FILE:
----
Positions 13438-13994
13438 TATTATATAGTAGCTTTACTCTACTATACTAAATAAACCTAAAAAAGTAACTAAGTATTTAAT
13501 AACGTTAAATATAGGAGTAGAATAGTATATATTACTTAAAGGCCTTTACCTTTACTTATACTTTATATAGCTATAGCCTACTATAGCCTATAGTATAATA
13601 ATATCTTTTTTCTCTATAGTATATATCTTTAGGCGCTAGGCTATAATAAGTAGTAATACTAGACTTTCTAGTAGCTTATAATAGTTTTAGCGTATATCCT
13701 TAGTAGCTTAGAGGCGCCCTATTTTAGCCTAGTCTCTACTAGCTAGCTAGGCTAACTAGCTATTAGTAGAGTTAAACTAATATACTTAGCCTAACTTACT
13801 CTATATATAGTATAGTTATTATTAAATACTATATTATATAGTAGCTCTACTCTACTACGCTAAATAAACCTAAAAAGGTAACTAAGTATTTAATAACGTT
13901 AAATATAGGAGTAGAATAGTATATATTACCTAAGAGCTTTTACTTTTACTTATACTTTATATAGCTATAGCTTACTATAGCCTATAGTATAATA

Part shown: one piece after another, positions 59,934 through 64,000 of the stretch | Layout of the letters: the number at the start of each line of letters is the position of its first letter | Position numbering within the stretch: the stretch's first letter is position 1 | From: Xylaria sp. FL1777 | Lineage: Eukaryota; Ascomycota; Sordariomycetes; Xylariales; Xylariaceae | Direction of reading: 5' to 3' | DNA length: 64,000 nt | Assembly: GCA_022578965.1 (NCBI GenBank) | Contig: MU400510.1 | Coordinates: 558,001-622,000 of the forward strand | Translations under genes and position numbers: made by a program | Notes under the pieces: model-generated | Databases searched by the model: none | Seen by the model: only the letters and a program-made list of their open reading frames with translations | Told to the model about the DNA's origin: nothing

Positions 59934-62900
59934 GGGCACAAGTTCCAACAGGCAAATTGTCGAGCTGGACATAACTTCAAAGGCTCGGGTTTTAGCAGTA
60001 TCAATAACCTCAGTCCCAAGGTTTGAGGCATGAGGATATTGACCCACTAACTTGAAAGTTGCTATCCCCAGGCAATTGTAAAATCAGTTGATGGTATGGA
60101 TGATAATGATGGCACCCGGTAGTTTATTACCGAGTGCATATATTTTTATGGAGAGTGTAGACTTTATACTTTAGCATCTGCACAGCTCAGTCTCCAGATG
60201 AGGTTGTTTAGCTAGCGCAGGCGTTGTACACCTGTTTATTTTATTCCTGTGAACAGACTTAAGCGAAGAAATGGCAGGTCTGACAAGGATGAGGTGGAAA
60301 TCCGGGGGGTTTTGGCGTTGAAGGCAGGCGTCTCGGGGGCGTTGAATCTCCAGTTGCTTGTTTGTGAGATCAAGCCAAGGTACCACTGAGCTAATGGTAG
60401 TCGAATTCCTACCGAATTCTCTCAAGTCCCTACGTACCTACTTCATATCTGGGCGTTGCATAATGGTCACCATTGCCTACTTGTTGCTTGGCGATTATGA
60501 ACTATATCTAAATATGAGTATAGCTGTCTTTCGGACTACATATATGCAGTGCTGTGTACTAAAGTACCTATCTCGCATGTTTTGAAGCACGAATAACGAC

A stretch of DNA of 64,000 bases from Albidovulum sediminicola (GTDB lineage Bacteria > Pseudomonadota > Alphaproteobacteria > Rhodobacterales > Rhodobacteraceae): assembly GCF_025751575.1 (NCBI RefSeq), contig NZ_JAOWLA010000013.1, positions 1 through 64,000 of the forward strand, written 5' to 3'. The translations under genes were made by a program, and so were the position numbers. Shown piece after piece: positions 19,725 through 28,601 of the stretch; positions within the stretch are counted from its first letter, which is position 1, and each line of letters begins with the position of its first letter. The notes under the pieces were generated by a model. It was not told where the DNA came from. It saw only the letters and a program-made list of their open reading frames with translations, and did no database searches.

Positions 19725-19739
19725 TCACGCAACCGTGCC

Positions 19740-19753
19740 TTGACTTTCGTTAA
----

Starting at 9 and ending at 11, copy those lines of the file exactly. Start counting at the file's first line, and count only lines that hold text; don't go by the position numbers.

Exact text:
Positions 59934-62900
59934 GGGCACAAGTTCCAACAGGCAAATTGTCGAGCTGGACATAACTTCAAAGGCTCGGGTTTTAGCAGTA
60001 TCAATAACCTCAGTCCCAAGGTTTGAGGCATGAGGATATTGACCCACTAACTTGAAAGTTGCTATCCCCAGGCAATTGTAAAATCAGTTGATGGTATGGA